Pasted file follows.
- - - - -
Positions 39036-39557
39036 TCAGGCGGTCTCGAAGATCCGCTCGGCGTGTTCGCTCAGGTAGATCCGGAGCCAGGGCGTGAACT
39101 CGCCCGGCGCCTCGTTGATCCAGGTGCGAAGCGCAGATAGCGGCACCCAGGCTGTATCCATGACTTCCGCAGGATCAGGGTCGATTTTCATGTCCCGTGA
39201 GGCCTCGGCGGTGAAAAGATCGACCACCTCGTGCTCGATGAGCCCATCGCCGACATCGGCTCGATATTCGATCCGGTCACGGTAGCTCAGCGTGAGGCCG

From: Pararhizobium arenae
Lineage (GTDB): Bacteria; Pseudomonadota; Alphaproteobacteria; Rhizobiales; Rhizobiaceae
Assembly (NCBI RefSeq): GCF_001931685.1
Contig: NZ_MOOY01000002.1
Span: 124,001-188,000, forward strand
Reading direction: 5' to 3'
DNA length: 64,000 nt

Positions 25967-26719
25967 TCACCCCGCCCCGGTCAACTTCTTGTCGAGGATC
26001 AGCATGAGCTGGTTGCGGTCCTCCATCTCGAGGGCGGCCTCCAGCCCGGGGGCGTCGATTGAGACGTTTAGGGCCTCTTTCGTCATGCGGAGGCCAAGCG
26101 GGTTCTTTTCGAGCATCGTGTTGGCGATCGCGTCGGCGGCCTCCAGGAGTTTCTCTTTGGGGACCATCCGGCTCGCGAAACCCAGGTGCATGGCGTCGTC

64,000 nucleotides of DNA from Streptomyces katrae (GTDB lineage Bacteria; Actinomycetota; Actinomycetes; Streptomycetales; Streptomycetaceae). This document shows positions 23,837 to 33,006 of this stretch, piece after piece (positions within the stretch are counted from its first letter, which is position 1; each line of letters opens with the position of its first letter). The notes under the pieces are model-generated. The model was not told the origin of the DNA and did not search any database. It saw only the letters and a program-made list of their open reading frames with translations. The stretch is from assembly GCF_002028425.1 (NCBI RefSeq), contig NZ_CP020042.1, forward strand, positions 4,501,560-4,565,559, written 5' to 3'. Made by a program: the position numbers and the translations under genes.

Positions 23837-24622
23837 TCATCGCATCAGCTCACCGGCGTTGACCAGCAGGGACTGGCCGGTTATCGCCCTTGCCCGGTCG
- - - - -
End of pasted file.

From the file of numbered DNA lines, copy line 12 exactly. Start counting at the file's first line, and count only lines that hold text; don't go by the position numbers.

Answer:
Positions 25967-26719